Religion

Michigan School Officials Evict Bible Camper After Receiving Complaints

| by Kendal Mitchell
article imagearticle image

School officials in Michigan changed some of their policies after a parent complained in late February about a bible class being offered during recess and lunch.

Before the complaint, a local group called Bible Club Ministries would drive a camper to elementary schools in the Hudsonville School District to teach bible classes during students’ free time.

The side of the camper reads, "Public education can also include the Bible." The phrase caught the eye of a parent, who proceeded to contact the Michigan Association of Civil Rights Activists.

“In no case is a Bible class allowed on public school property while school is in session, this means during recess, this means during lunch hour,” Mitch Kahle, a representative from the Michigan Association of Civil Rights Activists, told ABC News.

The school district has evicted the group and told them they could not park their camper on school property.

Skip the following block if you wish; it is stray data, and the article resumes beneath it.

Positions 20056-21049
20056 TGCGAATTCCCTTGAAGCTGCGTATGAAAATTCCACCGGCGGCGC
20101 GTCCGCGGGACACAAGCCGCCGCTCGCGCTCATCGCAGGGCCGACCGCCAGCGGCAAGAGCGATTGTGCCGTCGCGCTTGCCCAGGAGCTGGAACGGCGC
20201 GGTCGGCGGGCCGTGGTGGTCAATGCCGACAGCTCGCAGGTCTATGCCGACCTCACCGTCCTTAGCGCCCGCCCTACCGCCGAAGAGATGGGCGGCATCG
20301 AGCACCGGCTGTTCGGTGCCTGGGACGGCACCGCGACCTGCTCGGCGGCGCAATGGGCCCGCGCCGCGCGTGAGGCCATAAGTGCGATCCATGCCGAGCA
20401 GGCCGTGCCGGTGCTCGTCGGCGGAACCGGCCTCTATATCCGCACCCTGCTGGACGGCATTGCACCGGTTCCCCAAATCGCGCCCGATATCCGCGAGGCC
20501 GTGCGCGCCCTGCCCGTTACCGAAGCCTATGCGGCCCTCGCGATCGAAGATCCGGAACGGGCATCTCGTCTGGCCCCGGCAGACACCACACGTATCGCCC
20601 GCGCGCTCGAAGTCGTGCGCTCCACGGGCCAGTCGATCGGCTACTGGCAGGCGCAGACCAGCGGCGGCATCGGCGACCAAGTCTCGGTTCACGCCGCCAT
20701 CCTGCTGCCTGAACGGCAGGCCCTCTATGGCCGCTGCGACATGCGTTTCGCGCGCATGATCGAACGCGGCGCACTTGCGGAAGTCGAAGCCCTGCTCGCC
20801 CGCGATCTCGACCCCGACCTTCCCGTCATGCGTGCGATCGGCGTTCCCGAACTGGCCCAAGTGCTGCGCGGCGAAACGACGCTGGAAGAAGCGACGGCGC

The Michigan Department of Education created a rule in 1984 banning religious groups from instructing children while on school property. School staff members are also not allowed to encourage or discourage participation in a religious program.

However, public school students can take part in religious activities during school hours, as long as the instruction does not occur on campus.

“We have since addressed this with Bible Club Ministries International,” said a representative from the district in late February, WWLP reports. “It is their intention to make adjustments to their schedule to continue to offer this opportunity to students and their families either before or after school.”

An administrator from the Hudsonville School District told ABC News that he did not know that allowing a Bible class on school property violated state Department of Education code until lawyers told him otherwise.

“In the future, any such [religious] instruction will not occur on school property during the school day,” Catherine A. Tracey, an attorney for the school district wrote, according to Patheos.

Sources: ABC 2 News, Patheos, WWLP

Photo Credit: Fame Magazine, Patheos